PositiveThe AtlanticWritten with dark humor and a striking lack of sentimentality, these stories are vehicles for characters who each use tech to try to retrieve that which is irrevocably lost: the freedom of the pre-violated body, the child taken from the world prematurely, the normalcy that vanishes after the death of a loved one. Like episodes of Black Mirror, in which futuristic devices propel psychological unraveling, South’s stories explore tragedy as it flits uncomfortably between the digital and physical worlds ... they also double as aching reminders of forms of human coping that aren’t currently possible ... throughout the collection, South humanizes the compulsive behaviors associated with loss, eloquently rendering the experience of bereavement ... South’s precise, morally unburdened prose allows ample room for an exploration of the limitations of caregiving and the oft-futile human desire to rescue others ... a haunting reminder that grief, whether as a part of our current, sobering reality or as a constant condition of humanity, will thwart our attempts to control it.
RaveGuernicaIn Calm Sea and Prosperous Voyage, the collected stories of Bette Howland, we encounter a writer questioning the meaning of existence, playfully knocking over a sacred jar and watching the contents slowly spill across the counter ... Howland’s stories all interrogate living through varying degrees of explicitness: in the title story, overtly, in an interlocution with the dead, or, more subtly, in libraries, apartment buildings, movie theaters, and court rooms throughout the rest of the book ... It is in these disquieting moments of candor when Howland’s prose holds a magnifying glass up to a room we’ve all inhabited before and reveals something staggering and obvious that the privileged among us may have chosen not to look at ... Howland’s insights into the shifting gender dynamics that would reshape, or at least disrupt, the patriarchy, are just one facet of the revolutionary nature of her work. Why then, did it disappear from the discourse? When we consider legacy—whose work is canonized, taught in universities, anthologized, widely accessed—it’s perhaps more important that we recognize whose work is absent. All too often women. All too often members of marginalized communities, of race, ethnicity, sexual orientation, gender binary, or class status, whose art must fight for recognition, whether due to categorization or due to the dominance and presumed default of the white heterosexual male ... On the level of language, Calm Sea and Prosperous Voyage is filled with sentences of such astonishing poignancy that Howland’s prose feels as exacting as it does resonant ... The hole that was left by Howland’s absence was glaring. A gushing wound on an empty shelf. Now that her work has returned, we know the difference. Perhaps we always did.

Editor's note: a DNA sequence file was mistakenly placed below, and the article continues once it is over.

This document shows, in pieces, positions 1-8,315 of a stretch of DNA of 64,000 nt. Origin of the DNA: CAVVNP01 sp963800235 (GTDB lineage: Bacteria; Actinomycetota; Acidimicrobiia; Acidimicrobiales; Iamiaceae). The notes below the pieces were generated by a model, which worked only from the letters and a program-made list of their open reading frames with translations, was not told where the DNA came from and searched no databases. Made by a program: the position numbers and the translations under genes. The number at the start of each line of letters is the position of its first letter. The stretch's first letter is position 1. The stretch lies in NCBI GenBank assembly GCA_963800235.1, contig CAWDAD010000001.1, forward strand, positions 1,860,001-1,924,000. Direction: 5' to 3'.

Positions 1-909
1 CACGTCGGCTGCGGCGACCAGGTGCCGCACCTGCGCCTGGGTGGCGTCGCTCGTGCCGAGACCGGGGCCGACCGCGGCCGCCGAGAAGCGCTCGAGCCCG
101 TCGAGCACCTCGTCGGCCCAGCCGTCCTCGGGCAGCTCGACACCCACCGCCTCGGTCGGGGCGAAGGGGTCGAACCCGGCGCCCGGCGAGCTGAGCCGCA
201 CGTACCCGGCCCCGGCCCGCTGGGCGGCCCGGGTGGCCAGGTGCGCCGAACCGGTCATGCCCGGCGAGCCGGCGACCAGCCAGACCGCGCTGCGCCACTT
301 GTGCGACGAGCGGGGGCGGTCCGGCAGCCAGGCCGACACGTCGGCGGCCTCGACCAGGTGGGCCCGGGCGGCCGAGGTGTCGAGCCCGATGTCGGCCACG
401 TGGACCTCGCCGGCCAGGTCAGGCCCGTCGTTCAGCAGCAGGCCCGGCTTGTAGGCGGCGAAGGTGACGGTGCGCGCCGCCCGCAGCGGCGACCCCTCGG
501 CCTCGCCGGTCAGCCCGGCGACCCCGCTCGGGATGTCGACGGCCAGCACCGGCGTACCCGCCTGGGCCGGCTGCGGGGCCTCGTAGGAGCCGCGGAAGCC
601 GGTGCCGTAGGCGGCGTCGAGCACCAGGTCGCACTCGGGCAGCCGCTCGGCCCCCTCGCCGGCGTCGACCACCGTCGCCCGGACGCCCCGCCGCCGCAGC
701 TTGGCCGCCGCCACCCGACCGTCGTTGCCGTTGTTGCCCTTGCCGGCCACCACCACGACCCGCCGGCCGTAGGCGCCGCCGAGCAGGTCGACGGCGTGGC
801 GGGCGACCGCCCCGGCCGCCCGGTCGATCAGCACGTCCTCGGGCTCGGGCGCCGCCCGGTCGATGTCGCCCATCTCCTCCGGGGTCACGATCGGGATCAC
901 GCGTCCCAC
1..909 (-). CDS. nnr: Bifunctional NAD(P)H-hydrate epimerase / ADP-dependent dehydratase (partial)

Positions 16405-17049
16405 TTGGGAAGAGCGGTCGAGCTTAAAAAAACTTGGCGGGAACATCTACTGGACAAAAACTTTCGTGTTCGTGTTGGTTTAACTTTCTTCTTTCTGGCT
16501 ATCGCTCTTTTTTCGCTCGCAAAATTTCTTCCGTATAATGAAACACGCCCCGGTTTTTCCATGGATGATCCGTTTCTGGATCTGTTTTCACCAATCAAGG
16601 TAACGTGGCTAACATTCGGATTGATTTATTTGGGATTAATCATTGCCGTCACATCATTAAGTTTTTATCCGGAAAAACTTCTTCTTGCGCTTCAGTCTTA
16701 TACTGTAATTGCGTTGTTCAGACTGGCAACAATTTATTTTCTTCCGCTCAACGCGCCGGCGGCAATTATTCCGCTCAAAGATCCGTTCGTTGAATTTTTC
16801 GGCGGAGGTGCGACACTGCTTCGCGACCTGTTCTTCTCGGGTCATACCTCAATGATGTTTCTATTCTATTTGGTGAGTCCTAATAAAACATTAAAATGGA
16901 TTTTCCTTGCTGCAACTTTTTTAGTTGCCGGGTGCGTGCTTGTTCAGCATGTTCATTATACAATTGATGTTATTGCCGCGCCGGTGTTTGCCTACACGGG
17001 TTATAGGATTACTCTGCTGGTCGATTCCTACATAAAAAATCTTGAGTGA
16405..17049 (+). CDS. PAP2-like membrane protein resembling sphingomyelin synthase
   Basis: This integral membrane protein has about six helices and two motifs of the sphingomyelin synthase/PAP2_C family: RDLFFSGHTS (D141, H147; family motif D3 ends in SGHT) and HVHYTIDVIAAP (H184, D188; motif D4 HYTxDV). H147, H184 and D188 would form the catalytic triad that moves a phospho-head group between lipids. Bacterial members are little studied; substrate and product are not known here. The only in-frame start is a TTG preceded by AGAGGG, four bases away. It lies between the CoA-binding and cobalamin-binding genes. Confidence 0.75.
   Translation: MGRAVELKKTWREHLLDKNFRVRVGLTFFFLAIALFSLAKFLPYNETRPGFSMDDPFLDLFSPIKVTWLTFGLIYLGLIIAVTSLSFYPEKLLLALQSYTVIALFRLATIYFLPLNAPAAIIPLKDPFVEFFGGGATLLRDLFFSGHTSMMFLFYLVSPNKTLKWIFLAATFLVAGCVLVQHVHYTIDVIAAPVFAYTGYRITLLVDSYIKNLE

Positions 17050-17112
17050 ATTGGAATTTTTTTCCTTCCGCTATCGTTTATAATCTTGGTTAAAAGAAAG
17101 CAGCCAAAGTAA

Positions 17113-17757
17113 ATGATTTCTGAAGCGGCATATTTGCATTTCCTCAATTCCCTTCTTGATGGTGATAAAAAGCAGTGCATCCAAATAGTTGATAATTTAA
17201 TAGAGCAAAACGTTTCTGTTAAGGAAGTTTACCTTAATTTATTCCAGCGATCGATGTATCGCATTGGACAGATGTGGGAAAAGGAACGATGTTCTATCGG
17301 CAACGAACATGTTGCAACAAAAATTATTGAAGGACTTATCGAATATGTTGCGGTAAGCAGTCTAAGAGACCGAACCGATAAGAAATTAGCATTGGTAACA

RaveThe Chicago Review of Books[Zaman] seamlessly weaves the intersection of her racial identity and gender identity, skillfully exploring the compounding oppression and inherent racism ... Her story is told with an exacting, at times, compulsive attention to detail ... an intensely vivid tapestry that threads intimacy with realism, that captures the particularities of childhood ... There is an unwavering confidence to Zaman’s prose ... Zaman does not look away from trauma, she does not let us sit outside it, watch from the window. We are forced inside the room ... This insistence on resisting categorization and oppression, both systematic and intimate, is the beating bloodied heart of I Am Yours ... an unabashed declaration of self-love.